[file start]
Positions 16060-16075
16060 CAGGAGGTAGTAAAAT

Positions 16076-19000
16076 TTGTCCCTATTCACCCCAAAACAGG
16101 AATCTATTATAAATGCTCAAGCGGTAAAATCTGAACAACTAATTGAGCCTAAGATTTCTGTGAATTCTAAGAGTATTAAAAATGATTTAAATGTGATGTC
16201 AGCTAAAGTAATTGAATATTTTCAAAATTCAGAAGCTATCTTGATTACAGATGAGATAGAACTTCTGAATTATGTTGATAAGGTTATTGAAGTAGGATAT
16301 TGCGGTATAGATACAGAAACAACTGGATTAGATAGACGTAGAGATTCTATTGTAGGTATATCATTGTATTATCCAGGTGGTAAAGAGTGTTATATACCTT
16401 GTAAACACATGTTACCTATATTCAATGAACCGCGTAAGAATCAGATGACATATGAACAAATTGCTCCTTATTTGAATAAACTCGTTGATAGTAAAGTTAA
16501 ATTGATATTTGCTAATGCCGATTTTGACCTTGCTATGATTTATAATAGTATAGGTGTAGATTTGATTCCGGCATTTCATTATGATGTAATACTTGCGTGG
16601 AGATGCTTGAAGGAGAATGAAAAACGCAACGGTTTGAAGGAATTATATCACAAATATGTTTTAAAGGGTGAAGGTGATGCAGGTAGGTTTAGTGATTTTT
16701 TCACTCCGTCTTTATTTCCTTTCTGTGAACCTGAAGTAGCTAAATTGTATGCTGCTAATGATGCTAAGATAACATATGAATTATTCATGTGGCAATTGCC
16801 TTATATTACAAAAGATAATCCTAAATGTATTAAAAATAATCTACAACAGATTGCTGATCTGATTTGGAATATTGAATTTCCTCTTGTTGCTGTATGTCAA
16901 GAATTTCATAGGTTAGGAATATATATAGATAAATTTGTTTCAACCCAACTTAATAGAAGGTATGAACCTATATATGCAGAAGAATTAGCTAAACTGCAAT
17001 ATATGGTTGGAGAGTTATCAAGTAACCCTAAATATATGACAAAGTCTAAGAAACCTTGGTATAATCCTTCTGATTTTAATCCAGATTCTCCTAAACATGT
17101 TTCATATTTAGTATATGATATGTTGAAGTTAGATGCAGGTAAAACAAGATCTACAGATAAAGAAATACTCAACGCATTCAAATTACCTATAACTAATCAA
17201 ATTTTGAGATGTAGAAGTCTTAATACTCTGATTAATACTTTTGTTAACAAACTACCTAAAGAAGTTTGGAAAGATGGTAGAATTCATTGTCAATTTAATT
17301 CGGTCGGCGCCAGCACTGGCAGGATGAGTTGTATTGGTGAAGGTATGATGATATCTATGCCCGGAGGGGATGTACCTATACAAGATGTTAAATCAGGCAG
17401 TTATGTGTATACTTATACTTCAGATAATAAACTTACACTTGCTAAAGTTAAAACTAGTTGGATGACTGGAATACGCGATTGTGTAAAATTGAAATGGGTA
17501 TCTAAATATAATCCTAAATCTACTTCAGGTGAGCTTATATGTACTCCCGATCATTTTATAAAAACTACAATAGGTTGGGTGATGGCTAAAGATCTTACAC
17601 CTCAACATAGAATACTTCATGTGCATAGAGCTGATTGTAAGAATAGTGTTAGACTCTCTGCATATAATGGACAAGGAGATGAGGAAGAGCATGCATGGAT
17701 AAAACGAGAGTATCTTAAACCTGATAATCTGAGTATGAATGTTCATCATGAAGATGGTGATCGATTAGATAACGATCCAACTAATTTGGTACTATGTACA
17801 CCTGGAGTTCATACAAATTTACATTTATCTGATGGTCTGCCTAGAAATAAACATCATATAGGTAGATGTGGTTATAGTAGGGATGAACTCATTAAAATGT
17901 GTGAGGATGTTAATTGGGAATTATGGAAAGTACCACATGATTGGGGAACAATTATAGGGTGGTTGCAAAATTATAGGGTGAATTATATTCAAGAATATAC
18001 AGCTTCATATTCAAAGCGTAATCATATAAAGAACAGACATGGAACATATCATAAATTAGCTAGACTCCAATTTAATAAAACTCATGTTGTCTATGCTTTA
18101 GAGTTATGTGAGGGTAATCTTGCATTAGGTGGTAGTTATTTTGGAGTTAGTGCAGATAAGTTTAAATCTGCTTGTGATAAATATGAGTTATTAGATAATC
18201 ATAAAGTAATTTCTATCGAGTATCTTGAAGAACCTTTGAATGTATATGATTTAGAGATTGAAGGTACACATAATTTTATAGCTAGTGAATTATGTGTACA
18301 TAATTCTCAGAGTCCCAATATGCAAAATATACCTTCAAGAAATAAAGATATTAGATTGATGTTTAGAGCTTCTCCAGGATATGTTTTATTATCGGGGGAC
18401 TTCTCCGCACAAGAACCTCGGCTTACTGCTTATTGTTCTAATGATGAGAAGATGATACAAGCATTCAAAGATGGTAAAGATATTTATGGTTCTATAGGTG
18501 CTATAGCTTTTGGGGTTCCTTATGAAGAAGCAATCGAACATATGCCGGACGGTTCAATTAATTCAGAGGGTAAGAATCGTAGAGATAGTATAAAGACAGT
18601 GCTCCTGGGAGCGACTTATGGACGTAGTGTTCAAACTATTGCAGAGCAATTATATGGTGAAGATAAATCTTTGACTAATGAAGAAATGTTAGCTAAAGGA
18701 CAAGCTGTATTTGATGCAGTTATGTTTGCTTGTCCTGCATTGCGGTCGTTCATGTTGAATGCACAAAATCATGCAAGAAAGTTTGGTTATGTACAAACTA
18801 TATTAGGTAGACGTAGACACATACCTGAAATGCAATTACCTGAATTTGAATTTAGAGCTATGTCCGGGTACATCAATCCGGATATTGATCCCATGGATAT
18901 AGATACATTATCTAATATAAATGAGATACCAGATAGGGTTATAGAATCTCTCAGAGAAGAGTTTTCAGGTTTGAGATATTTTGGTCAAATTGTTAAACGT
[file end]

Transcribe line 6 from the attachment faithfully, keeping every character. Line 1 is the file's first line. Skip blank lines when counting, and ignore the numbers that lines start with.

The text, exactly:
16201 AGCTAAAGTAATTGAATATTTTCAAAATTCAGAAGCTATCTTGATTACAGATGAGATAGAACTTCTGAATTATGTTGATAAGGTTATTGAAGTAGGATAT